38,000 people forced to pick up email passwords in person – 10 minute mail

Malware and legal requirements force academics and students to join a near-endless line in order to pick up their passwords

Usually, if you forget your password or need to change it for other reasons, getting a new one is a straightforward process that involves a few clicks. Now imagine you would have to prove your identity and retrieve your password in person. Don’t rush to laugh this off as a bizarre fantasy, as thousands of students and faculty members at the Justus Liebig University Giessen in Germany were unlikely to be laughing when they learned that they would have to do just that.

According to the institution’s statement, 38,000 students and academics now have to stand in line, ID card in hand, so that they can receive new passwords to their university email accounts. The distribution of new passwords was prompted by a malware incident detected last week, with the university’s network being offline since December 8th. As for the unorthodox way of issuing new passwords in person, the staff are citing the legal requirements of the German National Research and Education Network (DFN).

Arguably, in a way the university can be lauded for its incident response. Since the incident was noticed, the servers and machines were taken offline. USB flash drives loaded with security software were handed out to faculty members, institutes and departments to carry out scans of all machines connected to the university’s network. The devices that passed the first wave of checks were labeled with green stickers.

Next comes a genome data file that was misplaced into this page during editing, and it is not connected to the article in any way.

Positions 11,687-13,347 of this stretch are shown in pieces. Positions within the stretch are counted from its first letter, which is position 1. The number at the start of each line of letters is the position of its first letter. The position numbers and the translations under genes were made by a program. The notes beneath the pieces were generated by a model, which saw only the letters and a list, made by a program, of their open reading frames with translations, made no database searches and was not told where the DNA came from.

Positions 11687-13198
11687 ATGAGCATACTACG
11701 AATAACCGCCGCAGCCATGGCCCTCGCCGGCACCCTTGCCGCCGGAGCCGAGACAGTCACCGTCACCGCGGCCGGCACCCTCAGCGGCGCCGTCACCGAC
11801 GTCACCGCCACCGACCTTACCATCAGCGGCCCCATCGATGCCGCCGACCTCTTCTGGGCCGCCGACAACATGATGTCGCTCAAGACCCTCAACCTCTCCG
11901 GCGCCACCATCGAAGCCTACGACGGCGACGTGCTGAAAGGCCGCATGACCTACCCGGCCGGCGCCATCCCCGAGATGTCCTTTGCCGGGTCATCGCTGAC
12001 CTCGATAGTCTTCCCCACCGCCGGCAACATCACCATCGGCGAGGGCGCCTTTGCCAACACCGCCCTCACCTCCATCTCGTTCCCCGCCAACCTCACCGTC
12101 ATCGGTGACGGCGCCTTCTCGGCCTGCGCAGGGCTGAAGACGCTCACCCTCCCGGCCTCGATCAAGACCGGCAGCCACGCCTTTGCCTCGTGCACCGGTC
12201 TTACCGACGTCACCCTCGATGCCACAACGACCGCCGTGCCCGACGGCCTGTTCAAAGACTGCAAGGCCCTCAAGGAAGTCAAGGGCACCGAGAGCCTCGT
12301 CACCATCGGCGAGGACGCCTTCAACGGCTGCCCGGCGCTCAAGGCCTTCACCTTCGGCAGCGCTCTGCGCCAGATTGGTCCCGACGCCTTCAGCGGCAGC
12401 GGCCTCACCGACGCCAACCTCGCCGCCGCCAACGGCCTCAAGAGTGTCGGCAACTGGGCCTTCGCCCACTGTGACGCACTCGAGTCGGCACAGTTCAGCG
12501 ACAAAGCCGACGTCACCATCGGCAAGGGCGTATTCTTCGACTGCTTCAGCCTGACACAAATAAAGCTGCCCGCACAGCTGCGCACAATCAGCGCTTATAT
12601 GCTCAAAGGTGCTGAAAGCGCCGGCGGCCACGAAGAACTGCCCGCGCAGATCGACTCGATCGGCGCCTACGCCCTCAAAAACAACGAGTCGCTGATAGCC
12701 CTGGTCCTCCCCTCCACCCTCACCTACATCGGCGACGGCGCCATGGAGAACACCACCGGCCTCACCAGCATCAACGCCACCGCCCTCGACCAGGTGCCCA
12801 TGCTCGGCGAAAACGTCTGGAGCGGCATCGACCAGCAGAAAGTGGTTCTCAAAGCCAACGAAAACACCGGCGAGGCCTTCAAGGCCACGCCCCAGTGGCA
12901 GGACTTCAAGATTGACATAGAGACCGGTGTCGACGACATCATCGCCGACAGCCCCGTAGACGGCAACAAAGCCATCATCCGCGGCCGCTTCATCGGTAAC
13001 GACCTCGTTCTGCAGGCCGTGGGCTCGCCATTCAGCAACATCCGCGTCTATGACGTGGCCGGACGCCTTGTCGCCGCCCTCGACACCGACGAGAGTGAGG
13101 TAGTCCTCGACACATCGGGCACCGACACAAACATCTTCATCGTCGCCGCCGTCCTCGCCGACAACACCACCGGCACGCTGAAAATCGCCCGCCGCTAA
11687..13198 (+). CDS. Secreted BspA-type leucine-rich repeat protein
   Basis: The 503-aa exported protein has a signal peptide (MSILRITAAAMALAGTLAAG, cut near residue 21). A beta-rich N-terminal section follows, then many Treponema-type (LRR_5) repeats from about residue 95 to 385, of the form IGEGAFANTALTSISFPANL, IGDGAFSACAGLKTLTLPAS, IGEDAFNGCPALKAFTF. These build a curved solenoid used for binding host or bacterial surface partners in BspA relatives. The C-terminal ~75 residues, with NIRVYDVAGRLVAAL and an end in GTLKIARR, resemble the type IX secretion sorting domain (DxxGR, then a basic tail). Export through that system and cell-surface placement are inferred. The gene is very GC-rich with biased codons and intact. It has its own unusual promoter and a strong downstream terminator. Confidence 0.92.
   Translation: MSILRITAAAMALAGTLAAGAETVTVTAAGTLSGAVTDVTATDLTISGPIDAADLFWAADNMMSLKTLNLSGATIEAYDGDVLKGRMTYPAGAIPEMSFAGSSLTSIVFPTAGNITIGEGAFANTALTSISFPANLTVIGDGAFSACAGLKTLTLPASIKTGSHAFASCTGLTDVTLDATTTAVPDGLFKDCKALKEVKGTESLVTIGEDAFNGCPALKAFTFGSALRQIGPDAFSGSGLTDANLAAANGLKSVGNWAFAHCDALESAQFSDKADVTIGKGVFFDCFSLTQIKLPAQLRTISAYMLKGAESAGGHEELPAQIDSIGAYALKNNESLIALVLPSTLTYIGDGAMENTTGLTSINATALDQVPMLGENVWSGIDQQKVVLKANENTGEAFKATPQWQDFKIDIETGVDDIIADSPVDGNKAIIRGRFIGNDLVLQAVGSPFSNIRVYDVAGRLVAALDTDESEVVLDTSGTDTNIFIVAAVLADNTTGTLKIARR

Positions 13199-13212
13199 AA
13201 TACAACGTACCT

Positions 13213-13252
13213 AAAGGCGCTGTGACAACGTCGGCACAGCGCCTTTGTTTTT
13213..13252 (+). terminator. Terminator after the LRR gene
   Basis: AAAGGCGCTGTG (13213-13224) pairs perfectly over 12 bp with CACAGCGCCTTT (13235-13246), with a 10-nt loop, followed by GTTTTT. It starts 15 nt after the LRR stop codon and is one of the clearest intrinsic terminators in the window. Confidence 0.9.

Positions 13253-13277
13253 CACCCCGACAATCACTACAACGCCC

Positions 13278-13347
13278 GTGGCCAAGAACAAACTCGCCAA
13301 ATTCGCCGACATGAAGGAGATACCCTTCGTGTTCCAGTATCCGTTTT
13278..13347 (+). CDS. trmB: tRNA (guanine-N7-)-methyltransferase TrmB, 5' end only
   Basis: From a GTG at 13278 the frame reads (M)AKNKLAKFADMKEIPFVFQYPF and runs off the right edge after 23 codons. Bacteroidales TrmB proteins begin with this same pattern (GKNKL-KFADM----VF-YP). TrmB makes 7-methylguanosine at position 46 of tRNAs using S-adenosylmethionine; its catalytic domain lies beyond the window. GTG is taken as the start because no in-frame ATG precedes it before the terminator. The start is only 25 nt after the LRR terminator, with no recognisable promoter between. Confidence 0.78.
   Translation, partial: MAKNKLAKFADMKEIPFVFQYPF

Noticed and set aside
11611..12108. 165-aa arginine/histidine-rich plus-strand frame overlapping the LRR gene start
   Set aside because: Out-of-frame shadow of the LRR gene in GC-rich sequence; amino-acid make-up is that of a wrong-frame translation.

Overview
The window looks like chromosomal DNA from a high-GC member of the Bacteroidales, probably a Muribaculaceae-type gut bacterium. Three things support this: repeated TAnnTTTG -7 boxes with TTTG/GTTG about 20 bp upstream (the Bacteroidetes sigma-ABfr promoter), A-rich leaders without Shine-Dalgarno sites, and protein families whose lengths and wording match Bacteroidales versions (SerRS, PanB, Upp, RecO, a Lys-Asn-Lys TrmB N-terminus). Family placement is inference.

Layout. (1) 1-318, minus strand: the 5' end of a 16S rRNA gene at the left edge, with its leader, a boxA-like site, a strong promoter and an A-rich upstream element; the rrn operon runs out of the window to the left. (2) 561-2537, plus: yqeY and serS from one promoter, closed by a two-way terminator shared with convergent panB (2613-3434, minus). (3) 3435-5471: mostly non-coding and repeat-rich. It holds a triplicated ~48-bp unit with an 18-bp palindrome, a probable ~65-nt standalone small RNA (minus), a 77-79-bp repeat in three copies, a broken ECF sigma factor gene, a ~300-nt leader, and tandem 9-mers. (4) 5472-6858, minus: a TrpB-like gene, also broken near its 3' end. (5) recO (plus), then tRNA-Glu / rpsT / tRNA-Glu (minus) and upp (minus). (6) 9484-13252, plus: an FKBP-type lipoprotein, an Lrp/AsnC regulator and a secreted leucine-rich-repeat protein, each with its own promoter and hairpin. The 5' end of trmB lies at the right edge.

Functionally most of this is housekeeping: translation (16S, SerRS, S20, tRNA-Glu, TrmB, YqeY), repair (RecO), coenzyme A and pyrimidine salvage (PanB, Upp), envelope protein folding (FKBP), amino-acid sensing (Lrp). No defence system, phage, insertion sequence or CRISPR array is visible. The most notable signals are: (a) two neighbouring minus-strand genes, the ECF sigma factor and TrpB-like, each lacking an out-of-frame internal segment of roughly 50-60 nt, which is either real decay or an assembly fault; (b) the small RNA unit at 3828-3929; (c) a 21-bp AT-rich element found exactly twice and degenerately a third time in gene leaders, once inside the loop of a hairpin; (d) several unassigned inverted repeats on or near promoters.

A second wave of scans then followed, and included, to use the university’s own words, a “specialized scan for the new virus type”. A total of 1,200 USBs were prepared for the second wave, which has been underway since December 18th. Computers that passed both scans are immediately cleared for use. Students were assured that their private machines were free of any risks since they use a separate university network to the one that was compromised.

Nevertheless, the university’s IT Service center decided to assign new passwords to everyone since they suspected that the malware hit their e-mail servers as well. The whole process was designed to be as precise and orderly as possible, and the students and faculty were separated into groups based on their date of birth and can pick up their passwords during allotted timeslots.

Prospective students were affected as well. The website through which they could apply is currently offline as well. This means that they will have to apply through more “analog” ways, such as submitting applications in person or sending them by traditional mail.



Amer Owaida